32). a number of case reports indicate that the conventional antipsychotic as well as atypical antipsychotic drugs may cause hyperglycemia and even DKA or HHS (26. In addition. Recently.30 Ͼ18 Small Small Ͼ320 mOsm/kg Variable Stupor/coma *Nitroprusside reaction method. Possible mechanisms include the induction of peripheral insulin resistance and the direct influence on pancreatic ␤-cell function by 5-HT1A/2A/2C receptor antagonism. However. additional prospective studies are needed to document reduction of DKA incidence with the use of continuous subcutaneous insulin infusion devices (24).27). Factors that may lead to insulin omission in younger patients include fear of weight gain with improved metabolic control. such as corticosteroids.13. FFA. This unique. or insufficient insulin.Consensus Statement Table 1—Diagnostic criteria for DKA and HHS DKA Mild (plasma glucose Ͼ250 mg/dl) Arterial pH Serum bicarbonate (mEq/l) Urine ketone* Serum ketone* Effective serum osmolality† Anion gap‡ Mental status 7.00 Ͻ10 Positive Positive Variable Ͼ12 Stupor/coma HHS Plasma glucose Ͼ600 mg/dl Ͼ7. Underlying medical illness that provokes the release of counterregulatory hormones or compromises the access to water is likely to result in severe dehydration and HHS. however. a low prevalence of autoimmune markers of ␤-cell destruction. prolonged remission is often possible. Because 20% of these patients have no history of diabetes.00 to Ͻ7. In most patients with HHS. infection. the incidence of DKA appears to have reduced in pump users. may precipitate the development of HHS or DKA (4). adolescents. transient insulinrequiring profile after DKA has been recDIABETES CARE. 1336 who become hyperglycemic and are unaware of it or are unable to take fluids when necessary are at risk for HHS (10. In such patients.14). psychological problems complicated by eating disorders may be a contributing factor in 20% of recurrent ketoacidosis. †Effective serum osmolality: 2͓measured Naϩ (mEq/l)͔ ϩ glucose (mg/dl)/18. by inhibitory effects via ␣2-adrenergic receptors. free fatty acid. VOLUME 32. JULY 2009 © .) drugs (10. Before 1993. and adult subjects with type 2 diabetes. 31. NUMBER 7. (Data adapted from ref. and stress of chronic disease. thiazides. An increasing number of DKA cases without precipitating cause have been reported in children. restricted water intake is due to the patient being bedridden and is exacerbated by the altered thirst response of the elderly. with improvement in technology and better education of patients. rebellion against authority. or by toxic effects (28). clinical and metabolic features of type 2 diabetes include a high rate of obesity. 13. Drugs that affect carbohydrate metabolism. Elderly individuals with new-onset diabetes (particularly residents of chronic care facilities) or individuals with known diabetes Figure 1—Pathogenesis of DKA and HHS: stress. the use of continuous subcutaneous insulin infusion devices had also been associated with an increased frequency of DKA (23). The clinical presentation in such cases is acute (as in classical type 1 diabetes). with eventual cessation of insulin treatment and maintenance of glycemic control with diet or oral antihyperglycemic agents. after a short period of insulin therapy. Observational and prospective studies indicate that over half of newly diagnosed adult African American and Hispanic subjects with unprovoked DKA have type 2 diabetes (28 –32). delayed recognition of hyperglycemic symptoms may have led to severe dehydration. and pentamidine.30 15–18 Positive Positive Variable Ͼ10 Alert Moderate (plasma glucose Ͼ250 mg/dl) 7. fear of hypoglycemia. sympathomimetic agents. however. and the ability to discontinue insulin therapy during follow-up (28. new-onset type 1 diabetes or discontinuation of insulin in established type 1 diabetes commonly leads to the development of DKA. ‡Anion gap: (Naϩ) Ϫ ͓(ClϪ ϩ HCO3Ϫ (mEq/l)͔. a measurable pancreatic insulin reserve.25–7. a strong family history of diabetes.24 10 to Ͻ15 Positive Positive Variable Ͼ12 Alert/drowsy Severe (plasma glucose Ͼ250 mg/dl) Ͻ7.25). In young patients with type 1 diabetes.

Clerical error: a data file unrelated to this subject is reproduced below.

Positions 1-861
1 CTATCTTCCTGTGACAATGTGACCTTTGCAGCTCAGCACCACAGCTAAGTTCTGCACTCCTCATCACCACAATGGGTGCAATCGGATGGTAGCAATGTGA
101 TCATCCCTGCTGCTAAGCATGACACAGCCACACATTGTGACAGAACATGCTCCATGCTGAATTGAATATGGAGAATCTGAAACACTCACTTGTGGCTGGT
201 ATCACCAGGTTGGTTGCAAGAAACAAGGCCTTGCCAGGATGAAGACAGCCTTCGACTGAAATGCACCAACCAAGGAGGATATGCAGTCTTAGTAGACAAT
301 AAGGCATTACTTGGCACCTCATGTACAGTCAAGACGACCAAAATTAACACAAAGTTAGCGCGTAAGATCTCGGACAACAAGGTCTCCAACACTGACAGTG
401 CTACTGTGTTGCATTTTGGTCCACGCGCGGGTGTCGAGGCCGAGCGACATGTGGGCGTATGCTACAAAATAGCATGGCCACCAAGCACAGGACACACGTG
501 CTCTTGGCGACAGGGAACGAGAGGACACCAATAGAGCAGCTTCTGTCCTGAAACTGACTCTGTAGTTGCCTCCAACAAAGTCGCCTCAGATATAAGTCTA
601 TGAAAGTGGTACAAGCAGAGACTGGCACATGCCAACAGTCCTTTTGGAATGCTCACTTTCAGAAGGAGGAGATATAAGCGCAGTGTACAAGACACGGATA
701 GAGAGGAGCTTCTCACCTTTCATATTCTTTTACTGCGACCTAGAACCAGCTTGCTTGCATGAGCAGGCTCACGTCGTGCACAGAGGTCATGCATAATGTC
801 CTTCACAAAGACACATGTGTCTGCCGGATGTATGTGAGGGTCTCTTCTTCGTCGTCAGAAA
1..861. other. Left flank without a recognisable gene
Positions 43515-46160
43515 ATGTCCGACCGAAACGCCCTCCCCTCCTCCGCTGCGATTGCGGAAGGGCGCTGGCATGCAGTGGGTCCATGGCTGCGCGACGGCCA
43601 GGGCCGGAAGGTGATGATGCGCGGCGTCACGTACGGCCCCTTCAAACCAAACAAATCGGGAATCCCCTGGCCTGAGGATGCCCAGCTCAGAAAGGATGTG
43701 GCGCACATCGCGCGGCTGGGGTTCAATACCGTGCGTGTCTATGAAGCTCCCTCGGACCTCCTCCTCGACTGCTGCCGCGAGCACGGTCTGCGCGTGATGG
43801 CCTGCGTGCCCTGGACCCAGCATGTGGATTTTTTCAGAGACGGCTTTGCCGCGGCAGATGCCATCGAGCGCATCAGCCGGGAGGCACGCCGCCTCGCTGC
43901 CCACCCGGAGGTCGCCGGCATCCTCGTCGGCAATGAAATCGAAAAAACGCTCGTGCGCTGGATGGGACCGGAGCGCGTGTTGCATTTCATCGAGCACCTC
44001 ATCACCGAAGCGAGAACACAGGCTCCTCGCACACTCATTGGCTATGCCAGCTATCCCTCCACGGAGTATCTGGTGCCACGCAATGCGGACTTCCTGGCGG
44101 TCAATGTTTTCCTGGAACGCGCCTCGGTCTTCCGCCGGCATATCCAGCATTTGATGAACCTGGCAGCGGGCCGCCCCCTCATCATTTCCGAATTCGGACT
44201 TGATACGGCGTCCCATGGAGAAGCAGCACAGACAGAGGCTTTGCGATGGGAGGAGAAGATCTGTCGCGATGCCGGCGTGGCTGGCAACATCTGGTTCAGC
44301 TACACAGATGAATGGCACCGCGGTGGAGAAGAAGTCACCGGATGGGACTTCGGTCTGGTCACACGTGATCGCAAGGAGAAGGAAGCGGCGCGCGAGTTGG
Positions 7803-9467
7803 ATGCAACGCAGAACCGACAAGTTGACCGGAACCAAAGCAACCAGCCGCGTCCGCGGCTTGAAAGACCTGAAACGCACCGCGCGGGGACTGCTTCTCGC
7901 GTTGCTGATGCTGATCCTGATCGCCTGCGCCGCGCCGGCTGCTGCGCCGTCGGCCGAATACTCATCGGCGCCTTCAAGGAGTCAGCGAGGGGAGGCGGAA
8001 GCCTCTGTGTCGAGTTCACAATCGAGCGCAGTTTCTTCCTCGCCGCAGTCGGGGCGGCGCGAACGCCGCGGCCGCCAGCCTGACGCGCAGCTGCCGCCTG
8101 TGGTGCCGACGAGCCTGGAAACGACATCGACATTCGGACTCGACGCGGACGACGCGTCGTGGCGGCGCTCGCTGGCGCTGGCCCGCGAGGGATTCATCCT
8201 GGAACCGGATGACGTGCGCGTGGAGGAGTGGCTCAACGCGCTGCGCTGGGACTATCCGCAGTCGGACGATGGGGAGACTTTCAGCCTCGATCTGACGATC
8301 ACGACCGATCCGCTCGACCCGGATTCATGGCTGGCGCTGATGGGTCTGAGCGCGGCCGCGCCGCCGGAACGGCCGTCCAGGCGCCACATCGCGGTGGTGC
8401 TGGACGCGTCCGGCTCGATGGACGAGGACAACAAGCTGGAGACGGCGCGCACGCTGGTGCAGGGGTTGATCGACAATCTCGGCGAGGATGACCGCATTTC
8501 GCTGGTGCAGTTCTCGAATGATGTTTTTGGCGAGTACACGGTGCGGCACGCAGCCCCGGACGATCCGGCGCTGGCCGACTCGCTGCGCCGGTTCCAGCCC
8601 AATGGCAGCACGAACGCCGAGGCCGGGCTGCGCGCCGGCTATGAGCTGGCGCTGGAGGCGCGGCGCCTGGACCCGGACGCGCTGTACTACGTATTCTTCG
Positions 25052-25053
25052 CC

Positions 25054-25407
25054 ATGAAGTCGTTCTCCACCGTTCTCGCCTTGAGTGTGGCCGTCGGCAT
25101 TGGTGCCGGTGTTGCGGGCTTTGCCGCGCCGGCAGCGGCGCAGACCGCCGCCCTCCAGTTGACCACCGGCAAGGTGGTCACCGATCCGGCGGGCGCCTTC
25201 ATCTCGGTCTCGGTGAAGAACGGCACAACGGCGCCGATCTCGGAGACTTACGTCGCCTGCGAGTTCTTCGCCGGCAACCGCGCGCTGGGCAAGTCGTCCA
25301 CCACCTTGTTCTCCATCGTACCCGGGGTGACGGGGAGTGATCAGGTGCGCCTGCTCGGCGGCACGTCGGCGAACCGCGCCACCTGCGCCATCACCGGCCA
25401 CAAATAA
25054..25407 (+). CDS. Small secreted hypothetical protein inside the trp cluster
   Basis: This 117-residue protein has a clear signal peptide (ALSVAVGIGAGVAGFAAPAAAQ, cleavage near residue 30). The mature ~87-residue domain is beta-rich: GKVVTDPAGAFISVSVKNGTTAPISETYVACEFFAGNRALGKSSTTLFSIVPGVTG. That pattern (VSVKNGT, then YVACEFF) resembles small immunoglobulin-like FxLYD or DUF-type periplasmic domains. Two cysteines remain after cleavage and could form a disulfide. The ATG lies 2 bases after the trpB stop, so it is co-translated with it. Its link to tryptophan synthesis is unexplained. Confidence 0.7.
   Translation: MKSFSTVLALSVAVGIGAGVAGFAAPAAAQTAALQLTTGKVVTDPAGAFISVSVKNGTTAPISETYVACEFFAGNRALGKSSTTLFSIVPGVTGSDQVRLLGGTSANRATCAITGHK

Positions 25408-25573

12).16 6.5 ng/dl (0. This may result from a plasma insulin concentration (as determined by baseline and stimulated C-peptide [Table 2]) adequate to prevent excessive lipolysis and subsequent ketogenesis but not hyperglycemia (4). Nausea. The severity of DKA is classified as mild.9 Ϯ 0. it has been reported that the nearnormoglycemic remission is associated with a greater recovery of basal and stimulated insulin secretion and that 10 years after diabetes onset.35).0 ng/dl (0.2 3.9 Ϯ 0. and more recently.21 Ϯ 0. NUMBER 7. whereas the evoluDIABETES CARE.01 0. bicarbonate. vomiting.23 689 Ϯ 215 0.1 1. Caution needs to be taken with patients © . weakness.2 380 Ϯ 5.31. Although the nitroprusside test (both in urine and in serum) is highly sensitive. vomiting. polydipsia. but aggressive management with insulin improves insulin secretion and action to levels similar to those of patients with type 2 diabetes without DKA (28.0 4. tachycardia.4 Ϯ 1. electrolytes (with calculated anion gap).32).1 Ϯ 0. they have markedly impaired insulin secretion and insulin action.2 500 Ϯ 61 0. The key diagnostic feature in DKA is the elevation in circulating total blood ketone concentration. particularly in younger patients or in the absence of severe metabolic acidosis (34. Fasting C-peptide levels of Ͼ1.10).9 17 who complain of abdominal pain on presentation because the symptoms could be either a result of the DKA or an indication of a precipitating cause of DKA. patients can be normothermic or even hypothermic primarily because of peripheral vasodilation. weight loss. and white populations (32). 40% of patients are still non–insulin dependent (31). Laboratory findings The diagnostic criteria for DKA and HHS are shown in Table 1.1 1.27 Ϯ 0. Asian. Physical findings may include poor skin turgor. Although infection is a common precipitating factor for both DKA and HHS. Focal neurologic signs (hemianopia and hemiparesis) and seizures (focal or generalized) may also be features of HHS (4. the entire symptomatic presentation may evolve or develop more acutely. Significant overlap between DKA and HHS has been reported in more than one-third of patients (36).2 570 Ϯ 49 0. serum and urinary ketones.01 1. †Values following intravenous administration of tolbutamide.30 and a bicarbonate level Ͼ18 mEq/l.6 Ϯ 0. Assessment of augmented ketonemia is usually performed by the nitroprusside reaction. measurement of serum ␤hydroxybutyrate may be useful for diagnosis (37). if present. and mental status change. The initial laboratory evaluation of patients include determination of plasma glucose. and the patient may present with DKA with no prior clues or symptoms.05 580 Ϯ 147 1. the classical clinical picture includes a history of polyuria. Mental status can vary from full alertness to profound lethargy or coma. which clinically presents with less ketosis and greater hyperglycemia than DKA.7 0. Kussmaul respirations (in DKA). At presentation. it can underestimate the severity of ketoacidosis because this assay does not recognize the presence of ␤-hydroxybutyrate.04 9.07 Ϯ 0. If available. or blood cultures should also be obtained.1 Ϯ 1.03 1.75 Ϯ 0. sputum. 4. VOLUME 32. Recently. Further evaluation is necessary if this complaint does not resolve with resolution of dehydration and metabolic acidosis. Severe hypothermia. with the latter more frequent in HHS.12 Ϯ 0. This variant of diabetes has been referred to in the literature as idiopathic type 1 diabetes. Severe hyperglycemia and dehydration with altered mental status in the absence of significant acidosis characterize HHS. dehydration. Although most patients with HHS have an admission pH Ͼ7.1 Ϯ 0.32).25 Ϯ 0. immunoreactive insulin.4 7. moderate.08 Ϯ 0. blood urea nitrogen. and urinalysis.5 0.78 Ϯ 0. An electrocardiogram. IRI.5 Ϯ 0.01 0. and hypotension. or severe based on the severity of metabolic acidosis (blood pH.5 diabetes. Some experimental work has shed a mechanistic light on the pathogenesis of ketosis-prone type 2 diabetes. which provides a semiquantitative estimation of acetoacetate and acetone levels.14 Ϯ 0.03 18 Ϯ 1.13 32 Ϯ 3 1.19 1.1 11 DKA 616 Ϯ 36 134 Ϯ 1. atypical diabetes.09 Ϯ 0. Accumulation of ketoacids results in an increased anion gap meta1337 *According to the formula 2(Na ϩ K) ϩ urea (mmol/l) ϩ glucose (mmol/l). DIAGNOSIS History and physical examination The process of HHS usually evolves over several days to weeks.10).” type 1.Kitabchi and Associates Table 2—Admission biochemical data in patients with HHS or DKA HHS Glucose (mg/dl) Naϩ (mEq/l) Kϩ (mEq/l) BUN (mg/dl) Creatinine (mg/dl) pH Bicarbonate (mEq/l) 3-␤-hydroxybutyrate (mmol/l) Total osmolality* IRI (nmol/l) C-peptide (nmol/l) Free fatty acids (nmol/l) Human growth hormone (ng/ml) Cortisol (ng/ml) IRI (nmol/l)† C-peptide (nmol/l)† Glucagon (ng/ml) Catacholamines (ng/ml) Growth hormone (ng/ml) ⌬Gap: anion gap Ϫ 12 (mEq/l) 930 Ϯ 83 149 Ϯ 3.4 Ϯ 0. as well as initial arterial blood gases and a complete blood count with a differential. (Adapted from ref. osmolality. the metabolic alterations typical of ketoacidosis usually evolve within a short time frame (typically Ͻ24 h). mild ketonemia may be present (4. diffuse abdominal pain are frequent in patients with DKA (Ͼ50%) but are uncommon in HHS (33). “Flatbush diabetes.5 Ϯ 0. Although the symptoms of poorly controlled diabetes may be present for several days. chest X-ray.1 7. and urine.5 nmol/l) are predictive of long-term normoglycemic remission in patients with a history of DKA (28. the main metabolic product in ketoacidosis (4. For both DKA and HHS.09 1.85 323 Ϯ 2.4 9. creatinine.0 Ϯ 0.3 Ϯ 0.1 7.33 nmol/l) and stimulated C-peptide levels Ͼ1. is a poor prognostic sign (33). JULY 2009 tion of the acute DKA episode in type 1 diabetes or even in type 2 diabetes tends to be much shorter. ketosis-prone type 2 diabetes.05 1.28 Ϯ 0.2 61 Ϯ 11 1.) ognized mainly in blacks and Hispanics but has also been reported in Native American. and ketones) and the presence of altered mental status (4). Occasionally.